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Rebuttal: Term “pseudoscience” defended

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From Steven Novella at Neurologica blog, in response to science writer Katie L. Burke, who argues that the term is counterproductive:

Burke concludes that, rather than labeling something pseudoscience, we should describe exactly what it is and how it fails. This is a false choice, however. We can do both.

I completely agree that we should not substitute a label for an actual description or analysis of something. This is good advice in any intellectual arena. This is just not what good skeptics and science communicators do.

We do give a detailed analysis of exactly why a claim is wrong, and exactly what brand of pseudoscience it is. Suggesting we don’t betrays an unfamiliarity with the vast majority of popular writing about pseudoscience.

But it is also helpful to understand phenomena as a whole. Pseudoscience is a thing, denialism is a thing, conspiracy thinking is a thing, cults are a thing. These all have demarcation problems in their definitions, but they are useful concepts that describe something real in the world. More.

It’s funny anyone would be saying this stuff in an age when the editor of Nature is slamming peer review, as practiced, as unscientific. “Unscientific” is a thing too. It muddies the question of what it would be unreasonable to believe.

See also: American Scientist: Stop using word “pseudoscience” The term typically replaces conversations with factions. Many things believed to be science have proven valueless, and many things one might have expected to be valueless have proven to be good science.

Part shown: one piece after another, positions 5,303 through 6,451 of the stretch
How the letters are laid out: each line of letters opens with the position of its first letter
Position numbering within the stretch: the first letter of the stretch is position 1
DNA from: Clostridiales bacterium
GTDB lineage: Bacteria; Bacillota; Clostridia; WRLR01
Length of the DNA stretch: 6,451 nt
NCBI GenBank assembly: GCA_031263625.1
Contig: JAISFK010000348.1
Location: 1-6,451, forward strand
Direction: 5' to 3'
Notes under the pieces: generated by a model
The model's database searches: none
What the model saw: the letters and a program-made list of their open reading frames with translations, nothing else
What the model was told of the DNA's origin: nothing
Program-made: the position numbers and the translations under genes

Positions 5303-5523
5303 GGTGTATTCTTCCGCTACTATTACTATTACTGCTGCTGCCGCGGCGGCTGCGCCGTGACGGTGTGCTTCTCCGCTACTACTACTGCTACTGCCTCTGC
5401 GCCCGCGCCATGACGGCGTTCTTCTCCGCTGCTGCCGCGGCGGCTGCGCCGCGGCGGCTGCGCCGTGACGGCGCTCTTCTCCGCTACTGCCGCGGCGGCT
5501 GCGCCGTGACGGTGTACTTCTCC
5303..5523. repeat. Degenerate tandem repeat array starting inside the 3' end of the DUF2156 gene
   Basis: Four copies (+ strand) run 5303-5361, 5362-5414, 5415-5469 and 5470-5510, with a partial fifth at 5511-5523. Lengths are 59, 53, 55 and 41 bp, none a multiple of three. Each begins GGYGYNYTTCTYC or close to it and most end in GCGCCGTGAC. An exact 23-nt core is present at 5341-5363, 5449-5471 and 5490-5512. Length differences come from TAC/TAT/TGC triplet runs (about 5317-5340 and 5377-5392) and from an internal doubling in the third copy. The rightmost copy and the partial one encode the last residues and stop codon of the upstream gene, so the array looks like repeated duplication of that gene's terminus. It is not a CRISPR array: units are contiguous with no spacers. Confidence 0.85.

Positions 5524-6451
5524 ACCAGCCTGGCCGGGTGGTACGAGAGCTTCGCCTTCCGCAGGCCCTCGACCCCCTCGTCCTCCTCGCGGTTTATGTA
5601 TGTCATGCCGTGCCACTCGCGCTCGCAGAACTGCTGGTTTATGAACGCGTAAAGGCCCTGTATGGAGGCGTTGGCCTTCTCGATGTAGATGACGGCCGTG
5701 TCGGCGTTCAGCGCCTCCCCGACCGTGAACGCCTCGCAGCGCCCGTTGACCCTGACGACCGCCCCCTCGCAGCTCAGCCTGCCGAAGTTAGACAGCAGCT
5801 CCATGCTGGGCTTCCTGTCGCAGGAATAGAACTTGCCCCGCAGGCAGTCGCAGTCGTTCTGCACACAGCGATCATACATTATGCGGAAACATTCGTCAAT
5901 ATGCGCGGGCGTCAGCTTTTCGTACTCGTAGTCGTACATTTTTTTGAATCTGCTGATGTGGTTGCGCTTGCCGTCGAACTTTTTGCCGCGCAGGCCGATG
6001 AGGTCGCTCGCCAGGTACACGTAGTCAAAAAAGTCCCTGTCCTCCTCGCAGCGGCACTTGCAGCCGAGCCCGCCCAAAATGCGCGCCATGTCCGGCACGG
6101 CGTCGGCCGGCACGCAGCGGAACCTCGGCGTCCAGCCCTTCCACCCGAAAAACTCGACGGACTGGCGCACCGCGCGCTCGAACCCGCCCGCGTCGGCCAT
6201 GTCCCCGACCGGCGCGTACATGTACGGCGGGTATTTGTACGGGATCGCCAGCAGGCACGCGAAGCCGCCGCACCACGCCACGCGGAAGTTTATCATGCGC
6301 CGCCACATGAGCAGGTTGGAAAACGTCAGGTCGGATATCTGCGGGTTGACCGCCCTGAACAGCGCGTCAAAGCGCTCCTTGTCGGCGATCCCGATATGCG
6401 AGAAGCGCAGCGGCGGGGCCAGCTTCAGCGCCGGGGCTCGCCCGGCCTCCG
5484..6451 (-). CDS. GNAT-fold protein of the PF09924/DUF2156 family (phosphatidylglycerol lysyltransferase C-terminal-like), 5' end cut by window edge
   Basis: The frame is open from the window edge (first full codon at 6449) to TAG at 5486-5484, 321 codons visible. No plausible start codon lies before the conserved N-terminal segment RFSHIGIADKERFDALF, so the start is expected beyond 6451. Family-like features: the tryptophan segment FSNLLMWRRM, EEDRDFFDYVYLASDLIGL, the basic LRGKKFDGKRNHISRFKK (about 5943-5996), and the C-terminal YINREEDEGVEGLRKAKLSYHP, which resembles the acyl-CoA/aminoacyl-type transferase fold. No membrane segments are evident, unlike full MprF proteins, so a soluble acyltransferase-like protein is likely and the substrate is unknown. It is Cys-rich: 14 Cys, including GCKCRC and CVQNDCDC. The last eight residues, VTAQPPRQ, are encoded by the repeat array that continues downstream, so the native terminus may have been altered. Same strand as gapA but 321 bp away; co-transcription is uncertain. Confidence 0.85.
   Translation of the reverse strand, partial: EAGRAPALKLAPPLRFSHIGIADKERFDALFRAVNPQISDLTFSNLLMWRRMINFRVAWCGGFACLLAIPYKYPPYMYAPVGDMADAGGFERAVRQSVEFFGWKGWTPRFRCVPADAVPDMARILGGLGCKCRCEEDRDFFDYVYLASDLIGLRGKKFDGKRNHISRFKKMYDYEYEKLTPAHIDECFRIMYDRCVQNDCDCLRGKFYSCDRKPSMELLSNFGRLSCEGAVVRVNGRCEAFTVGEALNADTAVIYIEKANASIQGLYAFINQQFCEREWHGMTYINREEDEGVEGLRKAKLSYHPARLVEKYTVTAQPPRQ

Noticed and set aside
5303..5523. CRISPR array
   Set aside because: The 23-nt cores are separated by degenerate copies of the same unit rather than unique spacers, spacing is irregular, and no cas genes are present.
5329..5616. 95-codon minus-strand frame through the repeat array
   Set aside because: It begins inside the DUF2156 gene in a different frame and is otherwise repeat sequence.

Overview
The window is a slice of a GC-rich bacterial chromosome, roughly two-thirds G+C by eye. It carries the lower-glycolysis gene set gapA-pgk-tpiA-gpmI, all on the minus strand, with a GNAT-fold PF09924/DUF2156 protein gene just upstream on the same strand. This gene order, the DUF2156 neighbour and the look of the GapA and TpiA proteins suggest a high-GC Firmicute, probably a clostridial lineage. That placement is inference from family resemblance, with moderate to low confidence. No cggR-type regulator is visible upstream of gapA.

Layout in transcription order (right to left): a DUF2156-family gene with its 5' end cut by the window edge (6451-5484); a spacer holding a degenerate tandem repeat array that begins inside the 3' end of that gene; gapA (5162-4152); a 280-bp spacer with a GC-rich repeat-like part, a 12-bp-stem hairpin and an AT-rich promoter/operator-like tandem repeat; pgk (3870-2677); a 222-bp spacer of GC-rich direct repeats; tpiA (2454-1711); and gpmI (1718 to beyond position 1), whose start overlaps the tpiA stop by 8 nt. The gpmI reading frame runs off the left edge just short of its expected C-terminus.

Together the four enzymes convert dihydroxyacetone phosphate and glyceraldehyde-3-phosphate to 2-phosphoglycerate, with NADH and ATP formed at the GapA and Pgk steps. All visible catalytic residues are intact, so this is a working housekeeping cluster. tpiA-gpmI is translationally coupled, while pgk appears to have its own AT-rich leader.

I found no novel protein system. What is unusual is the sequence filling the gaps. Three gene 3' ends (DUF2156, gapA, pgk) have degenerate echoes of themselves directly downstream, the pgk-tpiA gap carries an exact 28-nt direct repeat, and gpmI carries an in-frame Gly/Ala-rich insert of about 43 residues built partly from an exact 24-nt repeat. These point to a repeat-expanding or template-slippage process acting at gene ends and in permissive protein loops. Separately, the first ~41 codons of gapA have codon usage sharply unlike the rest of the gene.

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3 Replies to “Rebuttal: Term “pseudoscience” defended

  1. 1
    Robert Byers says:

    This dude is just saying NO WE WANT TO LABEL EVERYTHING NOT SCIENCE where we disagree with its conclusions.
    Its just an appeal to authority like the old days.
    Everybody hold fast to the merits and labeling will fail in front of smart folks everywhere.

  2. 2
    EvilSnack says:

    In some instances, the term pseudoscience is applied as part of a fallacy we could name Rebuttal by Categorization, in which the unaccepted idea is placed into a category of ideas that are held to be universally false; this is often done in an effort—often stated overtly—to avoid a rigorous disproof of the unaccepted idea.

  3. 3
    Bob O'H says:

    It’s funny anyone would be saying this stuff in an age when the editor of Nature is slamming peer review, as practiced, as unscientific.

    I think (actually, hope) the link is wrong – that leads to a UD piece about a comment in Nature that wasn’t written by any of their editors.

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